Labor Market Remains Solid

By Tom Cooley and Peter Rupert

The employment report released today by the BLS was in line with expectations and so no surprises anywhere to speak of.

Establishment Survey

The establishment survey reveals total nonfarm payroll employment increased by 215,000 in July; both May (+6k) and June (+8k) were revised up slightly from the previous estimate, although the average monthly gain for the previous 12 months is 246k. While employment growth has remained steady, though slightly below its 12 month average, today’s report appears to keep the Fed on track for liftoff…most likely in September.

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Average weekly hours ticked back up to 34.6 after four straight months at 34.5. Average hourly earnings for all employees on private nonfarm payrolls rose by 5 cents to $24.99, up 2% over the past 12 months.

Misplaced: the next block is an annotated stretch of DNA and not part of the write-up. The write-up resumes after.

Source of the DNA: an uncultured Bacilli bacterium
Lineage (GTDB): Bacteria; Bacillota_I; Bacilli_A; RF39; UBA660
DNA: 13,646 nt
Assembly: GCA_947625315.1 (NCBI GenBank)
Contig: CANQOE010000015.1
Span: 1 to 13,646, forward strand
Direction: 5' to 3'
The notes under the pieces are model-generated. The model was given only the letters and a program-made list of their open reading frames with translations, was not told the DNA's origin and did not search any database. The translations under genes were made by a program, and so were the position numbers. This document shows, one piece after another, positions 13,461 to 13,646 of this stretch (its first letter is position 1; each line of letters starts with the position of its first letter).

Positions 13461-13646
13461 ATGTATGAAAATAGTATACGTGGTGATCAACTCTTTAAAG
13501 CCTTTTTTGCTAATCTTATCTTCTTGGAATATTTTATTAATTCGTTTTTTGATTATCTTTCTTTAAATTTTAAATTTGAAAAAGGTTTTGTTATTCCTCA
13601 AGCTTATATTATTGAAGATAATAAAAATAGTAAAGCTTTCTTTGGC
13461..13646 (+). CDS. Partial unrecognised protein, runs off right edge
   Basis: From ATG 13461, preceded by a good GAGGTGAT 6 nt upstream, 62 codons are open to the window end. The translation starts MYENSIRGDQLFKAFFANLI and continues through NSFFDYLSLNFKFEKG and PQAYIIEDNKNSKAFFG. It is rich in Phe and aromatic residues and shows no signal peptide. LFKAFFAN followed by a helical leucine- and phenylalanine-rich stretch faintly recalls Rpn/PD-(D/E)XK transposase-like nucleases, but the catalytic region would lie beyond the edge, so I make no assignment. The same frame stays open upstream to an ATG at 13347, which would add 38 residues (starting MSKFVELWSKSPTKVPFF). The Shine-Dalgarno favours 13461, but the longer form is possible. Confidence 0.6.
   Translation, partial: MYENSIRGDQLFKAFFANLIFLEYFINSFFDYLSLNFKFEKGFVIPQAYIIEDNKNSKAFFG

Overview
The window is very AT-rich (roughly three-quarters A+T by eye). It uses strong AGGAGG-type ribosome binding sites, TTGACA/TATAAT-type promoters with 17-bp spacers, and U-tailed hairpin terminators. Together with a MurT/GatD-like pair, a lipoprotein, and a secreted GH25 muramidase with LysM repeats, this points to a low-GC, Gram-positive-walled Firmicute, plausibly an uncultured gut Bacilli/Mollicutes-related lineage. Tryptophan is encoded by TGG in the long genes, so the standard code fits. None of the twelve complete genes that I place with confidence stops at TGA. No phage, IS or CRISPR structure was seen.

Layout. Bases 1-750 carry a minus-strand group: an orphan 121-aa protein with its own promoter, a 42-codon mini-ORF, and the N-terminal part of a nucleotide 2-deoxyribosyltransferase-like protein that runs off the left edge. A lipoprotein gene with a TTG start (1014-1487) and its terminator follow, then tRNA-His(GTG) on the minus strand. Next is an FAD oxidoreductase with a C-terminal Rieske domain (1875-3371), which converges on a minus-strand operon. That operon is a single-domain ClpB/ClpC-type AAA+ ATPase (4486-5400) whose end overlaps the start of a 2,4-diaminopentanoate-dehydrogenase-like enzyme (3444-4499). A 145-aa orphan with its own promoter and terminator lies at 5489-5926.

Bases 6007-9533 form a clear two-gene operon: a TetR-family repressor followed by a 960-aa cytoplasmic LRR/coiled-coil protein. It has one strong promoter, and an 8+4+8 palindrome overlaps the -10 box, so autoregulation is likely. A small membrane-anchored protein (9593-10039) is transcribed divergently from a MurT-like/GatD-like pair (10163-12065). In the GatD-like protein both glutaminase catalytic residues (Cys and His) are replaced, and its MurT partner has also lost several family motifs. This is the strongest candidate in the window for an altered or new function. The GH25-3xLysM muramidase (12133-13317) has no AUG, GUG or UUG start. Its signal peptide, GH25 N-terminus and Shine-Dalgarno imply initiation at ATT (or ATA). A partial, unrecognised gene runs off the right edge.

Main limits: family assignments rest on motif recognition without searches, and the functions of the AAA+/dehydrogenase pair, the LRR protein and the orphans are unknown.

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Household Survey

The household survey conveys a slightly weaker picture of the labor market. Household employment grew only 101k. Moreover, the increase over the past five or six months has been much lower than that for the establishment survey. The unemployment rate was virtually unchanged as was the employment to population ratio and the labor force participation rate.

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The Fed

Overall, then, it appears that given the steady performance of the labor market and the commentary from various Fed folks: Atlanta Fed President Lockhart, “It will take a significant deterioration in the economic picture for me to be disinclined to move ahead.” And St. Louis Fed President Bullard, “We are in good shape,” to raise rates in September, leads one to believe a rate hike is quite likely. But here is where one should give pause.